December 1, 2014

A gift from Chester and Joy Douglass

The UNC School of Dentistry and the UNC Gillings School of Global Public Health announced the establishment of a new dental public health professorship on June 5. Made possible by a gift from Chester Douglass, DMD, PhD, and Joy Douglass, the R. Gary Rozier and Chester W. Douglass Distinguished Professorship in Dental Public Health will support a jointly appointed faculty member who specializes in dental public health.

The professorship, which also honors Gary Rozier, DDS, MPH, professor of health policy and management at the Gillings School and a respected national leader in dental public health, was announced after a day-long symposium held at both schools, during which panel discussions addressed the future of dental public health. At a dinner planned to celebrate his career, Rozier learned that the professorship would bear his name as well as Douglass’.

Douglass dedicated his career to improving dental care for those living in the U.S. He authored more than 140 papers, served as chair of Harvard School of Dental Medicine’s Department of Oral Health Policy and Epidemiology, and mentored students, encouraging them to “think big” and continue learning.

While on the UNC faculty from 1971 to 1978, Douglass spent one year (1975-1976) as a Robert Wood Johnson Health Policy Fellow in Washington, D.C., working as a member of the health staff in the U.S. Senate.

Why would a professor from Harvard give so generously to a school he didn’t attend?

“Gary Rozier’s career has been an inspiration for those of us in dental public health,” Douglass says. “I am delighted to be able to honor him with this named professorship.”

Douglass also taught with and collaborated on research with Dennis Gillings, PhD, CBE, when Gillings was a member of the biostatistics faculty at UNC. That relationship led to Douglass’ 20 years of service on the board of directors of Gillings’ company, Quintiles.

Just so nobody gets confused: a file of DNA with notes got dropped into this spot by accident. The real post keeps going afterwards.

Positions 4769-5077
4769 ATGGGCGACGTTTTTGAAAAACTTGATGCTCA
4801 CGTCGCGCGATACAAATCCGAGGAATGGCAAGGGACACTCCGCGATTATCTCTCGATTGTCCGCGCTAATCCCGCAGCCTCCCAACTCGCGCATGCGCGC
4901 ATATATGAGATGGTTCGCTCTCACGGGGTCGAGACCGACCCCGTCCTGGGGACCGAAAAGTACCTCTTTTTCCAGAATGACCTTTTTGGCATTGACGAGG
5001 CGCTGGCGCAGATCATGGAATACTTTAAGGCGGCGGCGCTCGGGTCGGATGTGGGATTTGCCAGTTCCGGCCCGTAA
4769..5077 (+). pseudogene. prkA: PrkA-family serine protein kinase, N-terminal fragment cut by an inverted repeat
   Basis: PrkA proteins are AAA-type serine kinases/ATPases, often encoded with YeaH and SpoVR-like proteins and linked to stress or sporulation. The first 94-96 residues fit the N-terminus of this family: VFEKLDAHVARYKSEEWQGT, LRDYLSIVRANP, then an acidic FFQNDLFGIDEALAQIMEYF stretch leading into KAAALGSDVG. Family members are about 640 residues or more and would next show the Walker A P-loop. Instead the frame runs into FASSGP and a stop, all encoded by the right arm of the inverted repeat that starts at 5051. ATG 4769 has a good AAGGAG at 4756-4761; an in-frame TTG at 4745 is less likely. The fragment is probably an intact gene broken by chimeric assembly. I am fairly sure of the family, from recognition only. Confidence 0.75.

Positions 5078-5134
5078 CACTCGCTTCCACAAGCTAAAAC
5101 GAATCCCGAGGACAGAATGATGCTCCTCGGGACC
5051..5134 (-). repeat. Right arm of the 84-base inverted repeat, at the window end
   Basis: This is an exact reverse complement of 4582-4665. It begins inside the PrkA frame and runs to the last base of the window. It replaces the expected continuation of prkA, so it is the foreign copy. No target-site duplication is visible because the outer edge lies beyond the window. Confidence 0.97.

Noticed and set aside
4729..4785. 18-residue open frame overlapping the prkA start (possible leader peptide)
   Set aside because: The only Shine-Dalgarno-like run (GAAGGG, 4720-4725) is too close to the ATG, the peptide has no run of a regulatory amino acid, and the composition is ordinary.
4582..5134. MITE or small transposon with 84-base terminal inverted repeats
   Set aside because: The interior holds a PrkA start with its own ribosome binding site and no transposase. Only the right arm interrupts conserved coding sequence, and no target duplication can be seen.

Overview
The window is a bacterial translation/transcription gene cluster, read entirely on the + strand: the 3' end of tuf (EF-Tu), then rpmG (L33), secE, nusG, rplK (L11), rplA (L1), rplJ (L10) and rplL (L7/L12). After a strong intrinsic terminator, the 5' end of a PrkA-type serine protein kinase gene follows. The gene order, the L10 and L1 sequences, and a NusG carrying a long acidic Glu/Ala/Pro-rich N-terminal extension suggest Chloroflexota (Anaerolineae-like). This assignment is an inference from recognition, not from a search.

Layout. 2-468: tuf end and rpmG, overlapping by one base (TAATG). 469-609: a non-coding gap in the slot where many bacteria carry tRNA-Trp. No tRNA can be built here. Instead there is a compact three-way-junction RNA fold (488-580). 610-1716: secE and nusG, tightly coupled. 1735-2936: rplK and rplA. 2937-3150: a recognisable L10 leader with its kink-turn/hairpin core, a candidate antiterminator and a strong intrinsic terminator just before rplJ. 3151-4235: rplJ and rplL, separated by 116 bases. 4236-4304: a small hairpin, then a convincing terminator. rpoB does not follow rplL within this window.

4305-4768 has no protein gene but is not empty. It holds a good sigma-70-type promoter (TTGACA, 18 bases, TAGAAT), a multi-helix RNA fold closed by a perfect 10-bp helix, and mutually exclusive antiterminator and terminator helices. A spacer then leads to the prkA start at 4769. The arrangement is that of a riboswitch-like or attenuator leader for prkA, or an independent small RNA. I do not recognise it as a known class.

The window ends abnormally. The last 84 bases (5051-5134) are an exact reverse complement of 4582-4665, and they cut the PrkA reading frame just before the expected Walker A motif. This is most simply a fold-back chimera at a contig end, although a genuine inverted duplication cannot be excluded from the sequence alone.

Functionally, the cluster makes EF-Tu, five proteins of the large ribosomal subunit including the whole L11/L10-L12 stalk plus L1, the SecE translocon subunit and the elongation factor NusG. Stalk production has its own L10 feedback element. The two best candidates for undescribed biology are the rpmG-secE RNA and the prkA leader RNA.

“Gary’s transformative work, Dennis’ innovations, and seeing the mission of the University of North Carolina’s public health school through their eyes have made me want to give back to the School that facilitated my association with these extraordinary leaders,” Douglass says.

Rozier says he is deeply honored to share the name of the professorship with Douglass, “an admired teacher and respected leader in dental public health” throughout his career.“

The professorship will strengthen UNC’s ability to provide learning experiences focused on dental public health and population health and to provide research opportunities that will help solve the many oral health problems faced by residents of North Carolina and beyond,” Rozier says.

Learn more about the ways your gift can support the mission of the Gillings School. Please see sph.unc.edu/giving or call (919) 966-0198.

See photos and video from the June 5 symposium and dinner online.

Linda Kastleman

Dental public health impact in NC

A 1936 summer short course in public health dentistry was among the first offerings of the UNC School of Medicine’s Division of Public Health, which later became the School of Public Health. The course helped strengthen and sustain an oral hygiene program that reached public schools across N.C.

Dentists trained in public health visited N.C. schools in the 1930s, teaching about prevention and treating children whose families could not afford a private dentist. (Photo from Dreaming of a Time)

Dentists trained in public health visited N.C. schools in the 1930s, teaching about prevention and treating children whose families could not afford a private dentist. (Photo from Dreaming of a Time)

Today, Gillings School faculty members, with partners from the School of Dentistry and others, continue the legacy of dental public health impact in North Carolina and across the U.S. The “Into the Mouths of Babes” program, developed by Gary Rozier, DDS, professor of health policy and management, and others, began in 2000 as a randomized trial to test the potential benefit of training pediatricians to apply fluoride to children’s teeth. A strong evidence base shows that the program reduces dental caries (and related treatment and costs), averts hospitalizations and improves oral health among vulnerable children. The program reached 130,000 children in N.C. last year — and 35 other states have adopted N.C.’s model.

“It is a great innovation — the kind that makes a real difference for children, families and communities,” says Dean Barbara K. Rimer, DrPH. “And looking toward the future, the new R. Gary Rozier and Chester W. Douglass Distinguished Professorship in Dental Public Health ensures that this tradition of public health dentistry in the School will continue for the foreseeable future.”

—Elizabeth French



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Carolina Public Health is a publication of the University of North Carolina at Chapel Hill Gillings School of Global Public Health. To view previous issues, please visit sph.unc.edu/cph.